Preview

SBK-07 Superbike World Championship Preview (PS2)

Is there room for two circuit-based motorcycle racing games? SBK-07 is on track to provide a serious challenge to the long-running MotoGP series.

Itís been around five years since Italian developers Milestone produced their last game based on the World Superbikes championship for Electronic Arts. But last years road-based Super-Bikes was preparation for a return to the world of officially-licensed bike games, with SBK-07 the first product of a five year deal.


All the official teams and riders are included Switch to the on-board view for the most authentic experience

The World Superbike champion differs from the MotoGP series by featuring production-based machinery, more similar to bikes that anyone can walk into a dealership and buy. Although that similarity is mainly based around the frame and profile of each bike, as the engines, chassis, suspension and brakes are modified to achieve around 210 horsepower and just around 200mph. And for long periods, the series equipped itís prototype-based counterpart in certain countries, based on closer racing, and enormous success for British riders including Carl Fogarty (four times champion), Neil Hodgson (champion in 2003), and current title hopeful James Toseland (champion in 2004). It also offers fans two Superbike races on each race day, doubling the action and points totals for riders.

The game itself features all the riders, teams and circuits being raced in the 2007 season, and gives fans the chance to visit Britainís Brands Hatch for the first time in a bike game for several years. All are recognisable, with race trucks parked in the correct spots, and changes in the elevation and camber of the track surface playing a part in getting round successfully. The riders and bikes are also nicely reproduced, with flames from the exhaust simulating what happens when excess fuel gets burnt during racing. Luckily the sound of the Italian V-Twin Ducatis, and four-cylinder Japanese bikes are also fairly authentic, and even on the PS2 preview build, everything moved along at a fair rate without any problems, even with a full field of bikes. Thatís whether you choose the onboard, or behind bike views.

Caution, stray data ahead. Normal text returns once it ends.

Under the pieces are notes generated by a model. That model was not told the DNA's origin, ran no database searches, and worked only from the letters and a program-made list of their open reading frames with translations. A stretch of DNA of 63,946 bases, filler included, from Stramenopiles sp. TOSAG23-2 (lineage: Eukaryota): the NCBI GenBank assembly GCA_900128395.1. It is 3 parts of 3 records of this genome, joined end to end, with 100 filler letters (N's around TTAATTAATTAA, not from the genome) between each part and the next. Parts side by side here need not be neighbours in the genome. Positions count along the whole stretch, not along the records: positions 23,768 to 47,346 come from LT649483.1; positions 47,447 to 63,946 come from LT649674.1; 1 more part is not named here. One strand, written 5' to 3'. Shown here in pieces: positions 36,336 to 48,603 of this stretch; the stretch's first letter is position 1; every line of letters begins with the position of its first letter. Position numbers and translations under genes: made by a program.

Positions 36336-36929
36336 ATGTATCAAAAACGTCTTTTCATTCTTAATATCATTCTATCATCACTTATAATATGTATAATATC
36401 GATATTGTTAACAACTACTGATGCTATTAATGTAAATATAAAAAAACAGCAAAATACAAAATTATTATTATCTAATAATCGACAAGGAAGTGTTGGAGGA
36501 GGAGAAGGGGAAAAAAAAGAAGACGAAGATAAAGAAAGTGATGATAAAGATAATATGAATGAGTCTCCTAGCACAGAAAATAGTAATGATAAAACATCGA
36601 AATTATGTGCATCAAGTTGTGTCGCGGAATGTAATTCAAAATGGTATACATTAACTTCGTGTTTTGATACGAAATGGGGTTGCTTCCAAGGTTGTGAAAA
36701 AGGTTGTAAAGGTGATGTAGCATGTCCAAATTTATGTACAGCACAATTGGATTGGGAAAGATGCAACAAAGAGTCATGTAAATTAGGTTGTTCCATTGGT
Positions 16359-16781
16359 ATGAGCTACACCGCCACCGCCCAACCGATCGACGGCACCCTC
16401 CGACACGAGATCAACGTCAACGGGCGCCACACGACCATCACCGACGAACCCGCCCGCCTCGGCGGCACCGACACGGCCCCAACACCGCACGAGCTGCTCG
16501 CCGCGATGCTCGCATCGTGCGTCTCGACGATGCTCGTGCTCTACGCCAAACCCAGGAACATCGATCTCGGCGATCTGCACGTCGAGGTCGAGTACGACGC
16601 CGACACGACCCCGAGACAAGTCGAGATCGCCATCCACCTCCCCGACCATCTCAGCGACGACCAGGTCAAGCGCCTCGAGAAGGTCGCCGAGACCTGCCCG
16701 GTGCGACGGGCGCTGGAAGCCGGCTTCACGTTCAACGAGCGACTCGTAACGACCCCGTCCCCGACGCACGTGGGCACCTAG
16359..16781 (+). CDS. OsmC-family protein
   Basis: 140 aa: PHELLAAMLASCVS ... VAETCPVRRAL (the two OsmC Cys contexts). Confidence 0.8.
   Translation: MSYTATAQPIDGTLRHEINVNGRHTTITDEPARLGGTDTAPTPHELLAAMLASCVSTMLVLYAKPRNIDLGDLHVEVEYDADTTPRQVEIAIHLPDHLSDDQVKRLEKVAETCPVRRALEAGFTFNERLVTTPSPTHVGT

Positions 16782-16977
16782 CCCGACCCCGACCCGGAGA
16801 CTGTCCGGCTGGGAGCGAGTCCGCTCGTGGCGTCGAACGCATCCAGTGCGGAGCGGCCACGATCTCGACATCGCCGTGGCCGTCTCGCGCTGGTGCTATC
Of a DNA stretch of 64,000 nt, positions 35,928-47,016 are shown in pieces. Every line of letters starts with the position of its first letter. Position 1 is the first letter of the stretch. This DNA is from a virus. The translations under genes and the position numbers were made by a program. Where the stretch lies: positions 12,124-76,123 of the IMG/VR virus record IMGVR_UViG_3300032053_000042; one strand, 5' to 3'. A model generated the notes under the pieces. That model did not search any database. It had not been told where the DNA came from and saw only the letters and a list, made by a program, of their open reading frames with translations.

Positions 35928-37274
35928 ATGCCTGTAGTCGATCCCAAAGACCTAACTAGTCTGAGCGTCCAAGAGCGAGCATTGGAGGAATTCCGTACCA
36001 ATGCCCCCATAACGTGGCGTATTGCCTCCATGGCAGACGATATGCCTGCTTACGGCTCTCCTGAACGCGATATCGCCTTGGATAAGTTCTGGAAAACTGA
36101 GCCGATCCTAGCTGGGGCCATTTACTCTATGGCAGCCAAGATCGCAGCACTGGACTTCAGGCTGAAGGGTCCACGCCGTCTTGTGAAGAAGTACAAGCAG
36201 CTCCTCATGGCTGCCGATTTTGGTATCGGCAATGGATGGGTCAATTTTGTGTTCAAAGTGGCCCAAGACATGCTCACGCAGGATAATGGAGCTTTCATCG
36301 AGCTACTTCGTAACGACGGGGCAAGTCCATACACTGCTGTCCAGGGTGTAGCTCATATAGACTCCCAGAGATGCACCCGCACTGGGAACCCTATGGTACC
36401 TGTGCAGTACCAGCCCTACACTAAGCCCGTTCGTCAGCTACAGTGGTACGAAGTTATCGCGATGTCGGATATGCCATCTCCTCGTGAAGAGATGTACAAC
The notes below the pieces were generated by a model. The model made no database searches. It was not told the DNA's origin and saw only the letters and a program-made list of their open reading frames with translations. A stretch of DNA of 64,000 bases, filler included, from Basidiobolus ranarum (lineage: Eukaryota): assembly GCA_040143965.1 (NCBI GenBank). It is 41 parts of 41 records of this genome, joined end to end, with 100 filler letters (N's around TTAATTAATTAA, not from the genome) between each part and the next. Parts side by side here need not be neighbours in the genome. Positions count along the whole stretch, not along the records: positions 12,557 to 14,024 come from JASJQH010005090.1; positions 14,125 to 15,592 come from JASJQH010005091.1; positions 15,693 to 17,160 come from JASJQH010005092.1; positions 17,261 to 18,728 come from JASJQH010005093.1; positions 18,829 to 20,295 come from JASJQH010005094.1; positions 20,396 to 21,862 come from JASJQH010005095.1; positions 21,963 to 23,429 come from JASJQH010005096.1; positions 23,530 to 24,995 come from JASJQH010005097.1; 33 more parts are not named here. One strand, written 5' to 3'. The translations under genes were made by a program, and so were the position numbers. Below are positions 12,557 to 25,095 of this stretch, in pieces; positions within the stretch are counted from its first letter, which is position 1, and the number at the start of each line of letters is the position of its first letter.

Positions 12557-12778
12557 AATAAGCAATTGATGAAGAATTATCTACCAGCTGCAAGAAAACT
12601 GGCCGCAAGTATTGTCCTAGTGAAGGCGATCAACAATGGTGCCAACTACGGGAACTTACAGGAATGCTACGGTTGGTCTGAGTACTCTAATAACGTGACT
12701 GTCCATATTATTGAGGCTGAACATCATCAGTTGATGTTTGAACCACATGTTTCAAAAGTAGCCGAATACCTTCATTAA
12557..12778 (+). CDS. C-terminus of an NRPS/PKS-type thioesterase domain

It's important to test the brakes The handling of SBK allows you to show off when you're winning

Handling is based on Super-Bikes and again treads a line between simulation and arcade. Difficulty and realism is tweaked with a wide range of rider options, including braking power, traction control, rider and bike damage, and also the effects of race rules and heading off track. Bikes respond well at speed, although the brakes and slow speed turning do seem a little sluggish in this preview. And, as always, you need to get into bike mode and take greater care in maintaining corner sped and avoiding contact than you would on four wheels. Particularly with rider damage on!

Thereís no street racing or other gimmicks to distract you from the serious business of racing, with options to jump into a quick race, try a whole race weekend, or compete in a whole season. And fans will be happy that qualifying includes the traditional Superpole one-lap challenge for the top 16 grid positions.


Rain makes life difficult, especially on two wheels With the full rules switched on, it's possible to jump the start

Even in preview form, SBK-07 offered a lot of decent racing action, and some small handling tweaks and a little bit of attention to camera views and polish could see this challenge for top spot in the bike world when the PS2 and PSP versions arrive shortly, with the Xbox 360 and PC team-mates coming soon after.

Top game moment:
Racing away from the first grid, front wheel rising into the air, and into Paddock Hill bend at Brands Hatch for the first time.

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